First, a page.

After my last article about the Pittsburgh Pirates organization so many of you have responded asking more about my time with them at their spring training. So based on that I thought I’d share with you a little of what I shared with their staff. The theme of my talk was “Soft Rain Daily” and the core of my message was about why we must redefine ourselves.
It’s that time of year again when McDonalds runs their any size drink for one-dollar promotion. Normally a small is .99, a medium $1.29 and a large $1.49. But for about 30 days at a time they run the “Any Size Drink For One Dollar” campaign. At first glance it seems like a great deal until you understand what they are doing. They’re getting you to redefine yourself.
It’s human nature to look for the best deal we can get. When all sizes are the same price you will choose the largest size you can get otherwise you’d feel like you were getting ripped off. That’s what McDonald’s wants you to do. And because it’s such an attractive offer (more attractive than any competitor’s promotion) they know you will most likely return frequently as a repeat customer during that 30-day window. (Any coincidence many psychologists believe it takes roughly 30 days to create a new habit?) When you do this often enough, regardless of what size drink you usually bought in the past, you will redefine yourself as a large drinker.
Then at the end of the promotion when prices return to $1.49 you will most likely continue to order the large even at 50% greater cost because you’ve redefined yourself as now being a large drinker. It’s subtle behavior modification at its finest. Coaches and all leaders take note because you’re in the behavior modification business too.
McDonald’s doesn’t hit you with a one-day sale and hope to land you and keep you as a customer, it’s a subtle daily campaign. It’s the difference between spraying your yard down with a fire hose once a month versus a soft rain daily. Which grows grass better? We need to train our mindset every day too because the world is trying to train us on the wrong things and we never outperform our self-image.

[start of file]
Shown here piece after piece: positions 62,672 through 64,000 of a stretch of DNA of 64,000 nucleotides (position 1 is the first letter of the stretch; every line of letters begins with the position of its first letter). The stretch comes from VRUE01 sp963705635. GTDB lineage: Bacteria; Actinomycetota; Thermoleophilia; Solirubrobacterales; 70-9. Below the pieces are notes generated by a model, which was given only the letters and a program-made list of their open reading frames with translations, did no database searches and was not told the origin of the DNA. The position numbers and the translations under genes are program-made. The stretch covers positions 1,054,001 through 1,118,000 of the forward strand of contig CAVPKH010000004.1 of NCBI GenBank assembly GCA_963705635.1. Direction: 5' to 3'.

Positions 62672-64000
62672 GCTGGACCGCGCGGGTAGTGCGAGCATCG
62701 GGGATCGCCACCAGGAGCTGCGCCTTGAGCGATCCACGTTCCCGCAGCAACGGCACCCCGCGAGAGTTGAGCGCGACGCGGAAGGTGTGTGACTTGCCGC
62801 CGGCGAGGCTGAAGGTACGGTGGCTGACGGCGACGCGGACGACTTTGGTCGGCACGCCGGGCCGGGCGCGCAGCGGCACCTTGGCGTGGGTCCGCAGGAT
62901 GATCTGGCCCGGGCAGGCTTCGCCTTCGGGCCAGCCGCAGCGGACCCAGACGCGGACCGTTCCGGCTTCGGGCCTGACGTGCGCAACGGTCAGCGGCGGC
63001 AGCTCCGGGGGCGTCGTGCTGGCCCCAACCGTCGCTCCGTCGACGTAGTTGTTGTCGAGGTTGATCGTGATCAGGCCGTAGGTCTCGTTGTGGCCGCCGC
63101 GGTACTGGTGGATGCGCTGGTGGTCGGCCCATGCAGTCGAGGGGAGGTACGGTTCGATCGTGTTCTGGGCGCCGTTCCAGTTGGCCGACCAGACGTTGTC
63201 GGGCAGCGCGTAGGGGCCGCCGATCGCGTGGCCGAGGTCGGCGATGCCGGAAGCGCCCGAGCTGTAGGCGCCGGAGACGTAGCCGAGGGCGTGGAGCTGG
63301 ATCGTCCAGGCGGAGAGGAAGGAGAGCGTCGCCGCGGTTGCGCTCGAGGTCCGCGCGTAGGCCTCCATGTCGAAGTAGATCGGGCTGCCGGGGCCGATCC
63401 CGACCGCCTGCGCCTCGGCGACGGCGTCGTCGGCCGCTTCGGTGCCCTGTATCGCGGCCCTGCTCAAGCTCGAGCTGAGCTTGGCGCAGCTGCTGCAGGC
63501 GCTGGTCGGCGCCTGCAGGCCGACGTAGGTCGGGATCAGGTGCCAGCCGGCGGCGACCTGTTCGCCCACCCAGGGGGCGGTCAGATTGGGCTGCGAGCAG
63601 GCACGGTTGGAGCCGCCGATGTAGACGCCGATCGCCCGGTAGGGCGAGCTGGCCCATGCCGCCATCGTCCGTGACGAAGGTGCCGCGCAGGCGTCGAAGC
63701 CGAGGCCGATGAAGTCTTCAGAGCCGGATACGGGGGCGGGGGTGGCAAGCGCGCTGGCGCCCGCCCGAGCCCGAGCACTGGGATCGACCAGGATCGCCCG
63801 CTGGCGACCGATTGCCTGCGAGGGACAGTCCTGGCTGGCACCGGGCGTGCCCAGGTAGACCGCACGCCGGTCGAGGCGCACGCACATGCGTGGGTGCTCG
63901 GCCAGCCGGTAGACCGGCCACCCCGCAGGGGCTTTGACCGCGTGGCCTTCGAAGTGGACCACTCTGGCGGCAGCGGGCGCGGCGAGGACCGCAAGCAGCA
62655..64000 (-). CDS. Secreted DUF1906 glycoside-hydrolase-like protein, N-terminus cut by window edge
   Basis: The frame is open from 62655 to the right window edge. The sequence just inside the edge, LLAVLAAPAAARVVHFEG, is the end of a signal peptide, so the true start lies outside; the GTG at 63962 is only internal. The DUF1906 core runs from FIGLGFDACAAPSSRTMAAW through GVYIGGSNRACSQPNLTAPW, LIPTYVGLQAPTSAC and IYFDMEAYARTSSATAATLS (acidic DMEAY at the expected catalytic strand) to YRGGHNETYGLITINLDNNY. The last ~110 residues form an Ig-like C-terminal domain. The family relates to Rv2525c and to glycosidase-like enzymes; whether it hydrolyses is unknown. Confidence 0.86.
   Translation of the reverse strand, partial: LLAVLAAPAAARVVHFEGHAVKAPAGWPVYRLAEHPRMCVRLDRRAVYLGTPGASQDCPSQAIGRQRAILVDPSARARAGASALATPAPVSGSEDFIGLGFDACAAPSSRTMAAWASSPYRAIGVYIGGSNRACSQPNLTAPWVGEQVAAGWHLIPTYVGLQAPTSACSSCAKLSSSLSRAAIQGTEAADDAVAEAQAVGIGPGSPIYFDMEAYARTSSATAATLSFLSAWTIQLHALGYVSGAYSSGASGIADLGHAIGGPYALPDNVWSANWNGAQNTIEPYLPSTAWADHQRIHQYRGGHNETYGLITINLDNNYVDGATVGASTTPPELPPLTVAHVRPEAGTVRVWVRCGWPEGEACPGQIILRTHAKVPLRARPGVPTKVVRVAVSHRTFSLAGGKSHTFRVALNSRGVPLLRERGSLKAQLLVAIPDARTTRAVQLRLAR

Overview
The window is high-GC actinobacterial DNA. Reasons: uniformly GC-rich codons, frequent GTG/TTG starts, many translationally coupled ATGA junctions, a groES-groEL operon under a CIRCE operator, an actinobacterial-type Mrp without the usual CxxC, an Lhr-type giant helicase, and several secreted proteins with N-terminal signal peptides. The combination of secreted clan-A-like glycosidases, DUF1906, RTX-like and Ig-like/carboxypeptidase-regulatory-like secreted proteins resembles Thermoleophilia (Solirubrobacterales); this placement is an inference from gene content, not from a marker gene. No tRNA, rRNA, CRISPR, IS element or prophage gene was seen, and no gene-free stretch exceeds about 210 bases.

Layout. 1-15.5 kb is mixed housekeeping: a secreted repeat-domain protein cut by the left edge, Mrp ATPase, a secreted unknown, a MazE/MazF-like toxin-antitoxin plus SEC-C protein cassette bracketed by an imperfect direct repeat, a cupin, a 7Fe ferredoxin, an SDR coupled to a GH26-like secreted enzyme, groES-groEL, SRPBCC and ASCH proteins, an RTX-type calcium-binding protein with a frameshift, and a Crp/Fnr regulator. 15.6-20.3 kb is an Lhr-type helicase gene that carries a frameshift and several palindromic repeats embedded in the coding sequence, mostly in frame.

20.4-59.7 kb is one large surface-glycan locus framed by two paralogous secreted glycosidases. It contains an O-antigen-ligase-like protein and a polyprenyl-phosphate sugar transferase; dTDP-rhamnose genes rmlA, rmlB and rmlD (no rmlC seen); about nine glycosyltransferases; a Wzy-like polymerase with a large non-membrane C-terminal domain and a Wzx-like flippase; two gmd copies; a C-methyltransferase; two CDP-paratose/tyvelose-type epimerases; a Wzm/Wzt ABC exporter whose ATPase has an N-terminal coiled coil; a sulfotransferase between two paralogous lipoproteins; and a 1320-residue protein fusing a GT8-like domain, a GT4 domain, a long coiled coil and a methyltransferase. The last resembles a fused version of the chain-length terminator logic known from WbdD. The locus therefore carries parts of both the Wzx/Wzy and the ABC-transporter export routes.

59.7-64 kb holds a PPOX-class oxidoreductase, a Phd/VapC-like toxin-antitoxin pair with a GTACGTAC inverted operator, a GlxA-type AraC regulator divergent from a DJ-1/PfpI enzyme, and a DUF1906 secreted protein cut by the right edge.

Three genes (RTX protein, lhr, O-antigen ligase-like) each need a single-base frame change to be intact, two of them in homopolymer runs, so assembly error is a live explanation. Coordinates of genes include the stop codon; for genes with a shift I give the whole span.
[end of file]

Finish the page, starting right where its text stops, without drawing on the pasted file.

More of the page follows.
We create all sorts of self-assigned labels. We call ourselves slow, iPhone users, too old, non-readers, Chevy drivers, bad at math, too young, etc.
The labels we assign ourselves drive our thoughts and our thoughts drive our actions. My daughters are both competitive swimmers (they have my wife’s athleticism). My oldest, Meredith, is hard of hearing and last year really struggled with starts in the pool. When the buzzer goes off she doesn’t hear it so she would react to the movement of the other swimmers diving in. Consequently she always got off to a slow start in each race and couldn’t make up that lost time. She was frustrated and labelled herself as a bad swimmer.
I was talking to my friend Ann who has a son who is hard of hearing and was an amazing collegiate swimmer. She recommended to me that Meredith do what her son Ryan did. He realized the light travels faster than sound, so at the start instead of watching his competitors he watched the light that lights up on the scoreboard when the buzzer sounds and got a jump on everyone else. His adversity became his advantage. When I shared this strategy with Meredith, her starts immediately improved and in a few weeks she went from worst to first into the pool. It was a matter of her seeing her adversity through a different lens as an advantage.
Sometimes our adversity even holds a hidden residual benefit for those around us. At about the same time, our youngest daughter Julia really didn’t have a lot of confidence academically and despised reading. She defined herself as a bad reader. (It didn’t help that her older sister is a voracious reader.) How do you get people to redefine the label they’ve attached to themselves? Labels like slow starter or bad reader? Soft rain daily.
For Julia this soft rain came surprisingly in the form of our television. Whenever the television in our house is on, the closed captioning is always on for Meredith. As a result, Julia was being exposed to reading at the bottom of the screen every single day. She went from being a below average student and reading below grade level to bringing home a report card filled with A’s and reading slightly above grade level. Her subconscious was at work reading the text captioned at the bottom of the screen whenever they watched television. Soft rain daily.
What labels are you assigning to yourself? I bet you could redefine them
What’s your adversity? Look a little closer, I bet there’s a hidden advantage.